4. (4:55) The report mentions Alzheimer’s and dementia. There is rising prevalence, no cure, and not a lot of effective treatments. How should we be addressing Alzheimer’s?
  5. (7:52) It’s clear from your comments that this report is not meant to sit on the shelf. What impact do you think the report will have?
  6. (10:18) What else would you like to highlight?

By healthcare business consultant David E. Williams, president of Health Business Group.

Do it yourself death panel

How are you feelin' today, mom?

How you feelin’ today, mom?

Federal law allows states to recover Medicaid costs from heirs. This little known provision is getting more attention as part of the debate over Medicaid expansion. The Wall Street Journal (New Wrinkle for Health Law) wrote a balanced article about it, highlighting consumer fears about having to sell assets while also sharing the government perspective that “estate recovery helps shore up the program for others who need it.”

The online comments and letter to the editor generally support the view that recipients’ estates should have to pay back the government. The letter (First, Estates Should Repay the Taxpayersis characteristic of the righteous indignation provided by the commenters.

Where is it written that a person is entitled at death to leave assets to children, particularly after someone else, in this case the taxpayers who fund Medicaid, has paid the health-care bills? Where is it written that children are entitled to inherit assets from a parent who has unpaid bills for services received during his or her lifetime?

Maybe if the issue were framed differently the commenters would rethink. Two points in particular:

  • If we seek to reclaim Medicaid payments we need to reclaim Medicare payments as well. Although recipients pay into the system, Medicare is far from self-sustaining. More than 40 percent of Medicare spending is financed from general revenues.
  • If the government starts going after estates for medical expenses more broadly, dying patients will worry that heirs will ration care to preserve their own inheritances. And with so much at stake, it’s not a paranoid thought

So here’s my question for the commenters and letter writers: Are you willing to expand this logic to Medicare and provide your own heirs with an incentive to form a death panel for you?

Image courtesy of artur84 at

By healthcare business consultant David E. Williams, president of Health Business Group.


Meaningless Use: Pediatric portal example

I love my family’s pediatrician. He’s an old school guy who keeps up with the literature, is a great diagnostician, has an informative and comforting manner, and uses the hospital system’s medical records and phone calls to track the progress of his sicker patients as they deal with specialists. He’s available for a call-in hour every morning.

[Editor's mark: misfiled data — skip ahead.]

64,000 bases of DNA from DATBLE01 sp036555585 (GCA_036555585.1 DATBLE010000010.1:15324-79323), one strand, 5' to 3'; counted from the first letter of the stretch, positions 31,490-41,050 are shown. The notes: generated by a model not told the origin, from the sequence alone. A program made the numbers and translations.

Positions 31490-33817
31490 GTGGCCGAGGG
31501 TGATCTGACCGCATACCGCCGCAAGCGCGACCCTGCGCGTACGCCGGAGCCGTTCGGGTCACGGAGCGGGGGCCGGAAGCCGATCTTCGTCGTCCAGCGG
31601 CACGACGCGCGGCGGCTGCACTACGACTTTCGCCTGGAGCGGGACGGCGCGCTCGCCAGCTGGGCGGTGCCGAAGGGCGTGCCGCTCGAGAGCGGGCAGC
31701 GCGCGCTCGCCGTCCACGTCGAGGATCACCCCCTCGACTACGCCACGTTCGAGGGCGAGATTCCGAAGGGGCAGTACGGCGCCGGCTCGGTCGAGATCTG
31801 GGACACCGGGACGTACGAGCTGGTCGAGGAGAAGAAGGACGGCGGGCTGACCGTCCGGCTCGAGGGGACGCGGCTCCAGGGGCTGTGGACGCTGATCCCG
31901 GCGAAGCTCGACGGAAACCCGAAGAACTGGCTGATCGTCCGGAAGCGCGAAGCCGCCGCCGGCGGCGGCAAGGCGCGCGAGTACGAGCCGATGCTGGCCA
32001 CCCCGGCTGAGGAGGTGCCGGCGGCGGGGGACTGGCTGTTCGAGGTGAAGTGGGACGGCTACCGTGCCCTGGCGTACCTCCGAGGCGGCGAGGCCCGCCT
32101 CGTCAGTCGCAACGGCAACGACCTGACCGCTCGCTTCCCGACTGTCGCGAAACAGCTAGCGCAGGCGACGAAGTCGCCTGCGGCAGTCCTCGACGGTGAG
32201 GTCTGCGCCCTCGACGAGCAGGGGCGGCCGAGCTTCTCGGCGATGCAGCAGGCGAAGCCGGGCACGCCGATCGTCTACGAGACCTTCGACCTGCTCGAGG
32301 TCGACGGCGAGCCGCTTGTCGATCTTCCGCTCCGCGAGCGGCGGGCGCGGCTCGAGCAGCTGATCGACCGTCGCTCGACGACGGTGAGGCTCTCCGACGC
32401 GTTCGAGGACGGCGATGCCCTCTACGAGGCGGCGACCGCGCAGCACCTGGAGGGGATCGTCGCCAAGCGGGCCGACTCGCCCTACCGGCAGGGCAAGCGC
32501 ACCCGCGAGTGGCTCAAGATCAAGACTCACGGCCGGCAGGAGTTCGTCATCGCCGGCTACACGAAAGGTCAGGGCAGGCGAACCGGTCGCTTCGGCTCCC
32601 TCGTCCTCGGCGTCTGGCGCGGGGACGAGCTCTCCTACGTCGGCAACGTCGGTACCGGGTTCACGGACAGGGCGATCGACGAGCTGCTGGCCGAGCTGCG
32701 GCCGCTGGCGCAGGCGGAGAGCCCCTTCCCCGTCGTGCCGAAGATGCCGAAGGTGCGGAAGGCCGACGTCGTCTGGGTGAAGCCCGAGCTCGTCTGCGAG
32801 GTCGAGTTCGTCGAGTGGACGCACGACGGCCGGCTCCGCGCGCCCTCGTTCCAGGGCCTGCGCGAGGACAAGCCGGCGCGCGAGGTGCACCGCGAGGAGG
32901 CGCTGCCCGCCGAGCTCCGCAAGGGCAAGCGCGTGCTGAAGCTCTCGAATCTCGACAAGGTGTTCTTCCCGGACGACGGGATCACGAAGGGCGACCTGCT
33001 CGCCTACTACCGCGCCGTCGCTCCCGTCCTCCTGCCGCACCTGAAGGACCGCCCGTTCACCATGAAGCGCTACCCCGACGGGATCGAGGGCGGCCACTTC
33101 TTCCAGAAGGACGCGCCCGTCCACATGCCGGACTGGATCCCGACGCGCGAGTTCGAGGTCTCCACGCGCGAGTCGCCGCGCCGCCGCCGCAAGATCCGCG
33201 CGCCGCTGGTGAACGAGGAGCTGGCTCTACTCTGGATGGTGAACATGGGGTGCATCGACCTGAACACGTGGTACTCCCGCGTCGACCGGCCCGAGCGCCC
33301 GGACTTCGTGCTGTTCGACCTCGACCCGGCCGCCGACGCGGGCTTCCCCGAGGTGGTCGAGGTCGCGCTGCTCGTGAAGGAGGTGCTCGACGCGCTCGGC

The practice’s patient portal from eClinicalWorks is another matter. The “PHR-View” has tabs for Allergies, Vitals and Immunizations. The information appears to be complete, which is nice, but where is the standard form that I need for school, camp, etc? It’s nowhere to be found and I have confirmed with the practice that it isn’t available. The practice doesn’t like to use the secure message system, which anyway doesn’t allow attachments.

Bottom line? I obtain the forms the same way I did close to 20 years ago: Call the practice and ask them to fax the form. They are always happy to do it, but it seems a little silly. Surely we can expect more from patient and family portals in 2015.

By healthcare business consultant David E. Williams, president of Health Business Group.

Hospitals say: Show me the money! (I’m quoted)

Hospitals and other healthcare providers are struggling to collect out-of-pocket costs from patients. This has always been the case to some degree but with the growth of high-deductible plans and other forms of cost-sharing, patient payments have become a much more significant share of the pie.

This state of affairs can lead to some ugly publicity. Hospitals are more likely to collect if they do so upfront, but it can also strike patients as rude and even unethical.

The Pittsburgh Tribune-Review covered this topic, leading with an example of a breast cancer patient who was told her surgery would be canceled if she didn’t bring along her $900 co-pay.

I’m quoted in the story:

David E. Williams, a health care consultant in Boston, said patients are leery of hospital bills because they don’t understand the complexities of health insurance. He encouraged people to become more familiar with the plans.